15. Immune cells targeting tumor cells cannot be fully functional under hypoxic conditions and thus, allow tumors to evade the host immune response and cell based therapies.

Asidosis

  1. Another consequence of the abnormal microcirculation of the tumor is low extracellular pH. There are at least two sources of H+ ions in tumors—lactic acid and carbonic acid [Helm- linger et al., 2002; Pouyssegur et al., 2006]. The former results from anaerobic glycolysis and the latter from conversion of CO2 and H2O via carbonic anhydrase.
  2. The intracellular pH of cancer cells remains neutral or alkaline (pH 7.4), however, in spite of the acidic extracellular pH.
  3. Despite the low extracellular pH, the intracellular pH in tumor cells in vivo remains neutral. As a consequence, significant intracellular–extracellular pH difference exists in tumors.
  4. This trans-membrane pH gradient hinders the cellular uptake of weak base drugs such as adriamycin, doxorubicin, and mitoxantrone and thus, their efficacy [Vukovic and Tannock, 1997].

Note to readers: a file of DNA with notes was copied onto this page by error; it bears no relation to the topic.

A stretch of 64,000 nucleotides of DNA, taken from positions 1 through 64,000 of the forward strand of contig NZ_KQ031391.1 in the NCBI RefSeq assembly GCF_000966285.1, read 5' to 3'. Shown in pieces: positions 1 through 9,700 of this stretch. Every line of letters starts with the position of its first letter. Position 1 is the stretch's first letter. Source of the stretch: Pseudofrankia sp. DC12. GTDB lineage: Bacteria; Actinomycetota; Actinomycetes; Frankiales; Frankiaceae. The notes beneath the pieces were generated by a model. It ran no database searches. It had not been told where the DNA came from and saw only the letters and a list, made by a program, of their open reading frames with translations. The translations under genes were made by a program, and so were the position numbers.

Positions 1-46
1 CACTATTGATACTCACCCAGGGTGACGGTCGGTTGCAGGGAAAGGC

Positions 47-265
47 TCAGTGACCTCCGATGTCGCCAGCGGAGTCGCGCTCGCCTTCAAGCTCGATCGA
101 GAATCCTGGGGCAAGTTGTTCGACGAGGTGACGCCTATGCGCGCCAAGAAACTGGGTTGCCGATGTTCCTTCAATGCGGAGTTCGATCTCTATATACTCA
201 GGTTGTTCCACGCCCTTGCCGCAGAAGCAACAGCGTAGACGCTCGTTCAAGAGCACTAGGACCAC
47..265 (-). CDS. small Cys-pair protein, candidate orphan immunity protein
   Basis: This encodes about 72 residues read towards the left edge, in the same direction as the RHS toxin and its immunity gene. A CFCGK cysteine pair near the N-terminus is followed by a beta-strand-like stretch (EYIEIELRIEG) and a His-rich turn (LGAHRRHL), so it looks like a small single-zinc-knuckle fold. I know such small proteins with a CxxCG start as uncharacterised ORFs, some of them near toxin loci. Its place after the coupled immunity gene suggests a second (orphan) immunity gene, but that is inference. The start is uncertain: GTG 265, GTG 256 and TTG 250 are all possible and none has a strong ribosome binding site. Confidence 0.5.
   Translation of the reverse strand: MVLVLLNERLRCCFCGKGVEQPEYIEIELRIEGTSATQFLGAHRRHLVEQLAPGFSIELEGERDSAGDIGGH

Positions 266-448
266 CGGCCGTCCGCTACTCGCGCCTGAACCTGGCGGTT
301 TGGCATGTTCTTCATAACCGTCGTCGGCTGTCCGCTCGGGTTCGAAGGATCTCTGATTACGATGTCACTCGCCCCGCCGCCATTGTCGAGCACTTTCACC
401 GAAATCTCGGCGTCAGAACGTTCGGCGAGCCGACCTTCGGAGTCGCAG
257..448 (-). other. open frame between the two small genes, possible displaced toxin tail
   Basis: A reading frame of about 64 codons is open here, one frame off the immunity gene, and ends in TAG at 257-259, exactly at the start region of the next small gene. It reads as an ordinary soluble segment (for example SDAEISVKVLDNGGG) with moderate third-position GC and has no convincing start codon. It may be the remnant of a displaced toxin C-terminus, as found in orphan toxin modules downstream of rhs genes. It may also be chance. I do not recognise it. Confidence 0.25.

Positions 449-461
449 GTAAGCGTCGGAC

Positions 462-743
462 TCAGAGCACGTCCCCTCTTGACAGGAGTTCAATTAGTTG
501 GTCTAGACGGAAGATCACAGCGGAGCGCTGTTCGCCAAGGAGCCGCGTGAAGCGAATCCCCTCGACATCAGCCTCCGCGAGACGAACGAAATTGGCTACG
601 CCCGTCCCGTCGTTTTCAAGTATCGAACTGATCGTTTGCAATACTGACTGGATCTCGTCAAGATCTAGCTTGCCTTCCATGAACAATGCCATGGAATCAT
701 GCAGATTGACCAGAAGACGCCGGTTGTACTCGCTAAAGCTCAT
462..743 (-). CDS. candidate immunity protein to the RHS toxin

5. Acidic pH also causes dysfunction of immune cells.
  6. One would expect low extracellular pH and hypoxia to track each other and to co-localize with regions of low blood flow. Surprisingly, there is alackof spatial correlationamongthese parameters (Fig. 3), a discovery made possible by recent developments in optical techniques that permit the simultaneous high-resolution mapping of multiple physiological parameters [Helmlinger et al., 1997]. A potential explanation for this lack of concordance is that some perfused tumor vessels carry hypoxic blood [Helmlinger et al., 1997]. Thus, although they might not be able to deliver adequate oxygen to the surrounding cells, they may be able to carry away the waste products (e.g., lactic acid).

Source:

Fukumura D, Jain RK. Tumor microvasculature and microenvironment : Targets for anti-angiogenesis and normalization. Microvascular Research. 2007;74:72 – 84.

Teppo S, Sundquist E, Vered M, et al. The hypoxic tumor microenvironment regulates invasion of aggressive oral carcinoma cells. Experimental Cell Research. 2013;319(4):376-389. Available at: http://dx.doi.org/10.1016/j.yexcr.2012.12.010.

Referensi

[8] L.B. Gardner, P.G. Corn, Hypoxic regulation of mRNA expression, Cell Cycle (2008) 1916–1924.

[9] P. Carmeliet, Angiogenesis in life, disease and medicine, Nature 438 (2005) 932–936.

[7] E.B. Rankin, A.J. Giaccia, The role of hypoxia-inducible factors in tumorigenesis, Cell Death Differ. 15 (2008) 678–685.